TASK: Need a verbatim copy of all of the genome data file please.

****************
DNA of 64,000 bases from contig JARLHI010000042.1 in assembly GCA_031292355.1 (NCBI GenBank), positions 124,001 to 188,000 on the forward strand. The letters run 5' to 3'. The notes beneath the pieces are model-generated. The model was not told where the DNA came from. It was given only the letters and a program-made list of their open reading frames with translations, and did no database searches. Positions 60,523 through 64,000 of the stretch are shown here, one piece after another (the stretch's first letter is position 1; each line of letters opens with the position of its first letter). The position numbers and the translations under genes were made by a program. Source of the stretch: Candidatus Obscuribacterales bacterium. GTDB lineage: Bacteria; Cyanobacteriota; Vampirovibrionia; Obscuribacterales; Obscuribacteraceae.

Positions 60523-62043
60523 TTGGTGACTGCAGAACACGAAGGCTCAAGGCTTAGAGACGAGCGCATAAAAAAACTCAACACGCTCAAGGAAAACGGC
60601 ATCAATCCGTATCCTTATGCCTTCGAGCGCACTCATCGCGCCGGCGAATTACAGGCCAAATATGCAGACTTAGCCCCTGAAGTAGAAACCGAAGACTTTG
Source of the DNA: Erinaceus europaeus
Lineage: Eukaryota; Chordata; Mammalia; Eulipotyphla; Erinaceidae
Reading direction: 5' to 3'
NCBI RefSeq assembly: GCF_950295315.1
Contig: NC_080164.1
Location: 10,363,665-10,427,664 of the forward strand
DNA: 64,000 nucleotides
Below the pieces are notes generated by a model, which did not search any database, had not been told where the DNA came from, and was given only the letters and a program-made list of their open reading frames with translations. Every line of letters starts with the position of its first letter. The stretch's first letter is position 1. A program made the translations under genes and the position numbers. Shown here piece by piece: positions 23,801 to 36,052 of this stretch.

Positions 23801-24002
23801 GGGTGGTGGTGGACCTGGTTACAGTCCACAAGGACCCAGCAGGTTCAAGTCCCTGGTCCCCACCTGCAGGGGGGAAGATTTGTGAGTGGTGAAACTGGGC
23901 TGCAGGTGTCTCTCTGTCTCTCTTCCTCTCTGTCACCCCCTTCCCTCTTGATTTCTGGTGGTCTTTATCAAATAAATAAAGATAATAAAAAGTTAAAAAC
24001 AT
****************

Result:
DNA of 64,000 bases from contig JARLHI010000042.1 in assembly GCA_031292355.1 (NCBI GenBank), positions 124,001 to 188,000 on the forward strand. The letters run 5' to 3'. The notes beneath the pieces are model-generated. The model was not told where the DNA came from. It was given only the letters and a program-made list of their open reading frames with translations, and did no database searches. Positions 60,523 through 64,000 of the stretch are shown here, one piece after another (the stretch's first letter is position 1; each line of letters opens with the position of its first letter). The position numbers and the translations under genes were made by a program. Source of the stretch: Candidatus Obscuribacterales bacterium. GTDB lineage: Bacteria; Cyanobacteriota; Vampirovibrionia; Obscuribacterales; Obscuribacteraceae.

Positions 60523-62043
60523 TTGGTGACTGCAGAACACGAAGGCTCAAGGCTTAGAGACGAGCGCATAAAAAAACTCAACACGCTCAAGGAAAACGGC
60601 ATCAATCCGTATCCTTATGCCTTCGAGCGCACTCATCGCGCCGGCGAATTACAGGCCAAATATGCAGACTTAGCCCCTGAAGTAGAAACCGAAGACTTTG
Source of the DNA: Erinaceus europaeus
Lineage: Eukaryota; Chordata; Mammalia; Eulipotyphla; Erinaceidae
Reading direction: 5' to 3'
NCBI RefSeq assembly: GCF_950295315.1
Contig: NC_080164.1
Location: 10,363,665-10,427,664 of the forward strand
DNA: 64,000 nucleotides
Below the pieces are notes generated by a model, which did not search any database, had not been told where the DNA came from, and was given only the letters and a program-made list of their open reading frames with translations. Every line of letters starts with the position of its first letter. The stretch's first letter is position 1. A program made the translations under genes and the position numbers. Shown here piece by piece: positions 23,801 to 36,052 of this stretch.

Positions 23801-24002
23801 GGGTGGTGGTGGACCTGGTTACAGTCCACAAGGACCCAGCAGGTTCAAGTCCCTGGTCCCCACCTGCAGGGGGGAAGATTTGTGAGTGGTGAAACTGGGC
23901 TGCAGGTGTCTCTCTGTCTCTCTTCCTCTCTGTCACCCCCTTCCCTCTTGATTTCTGGTGGTCTTTATCAAATAAATAAAGATAATAAAAAGTTAAAAAC
24001 AT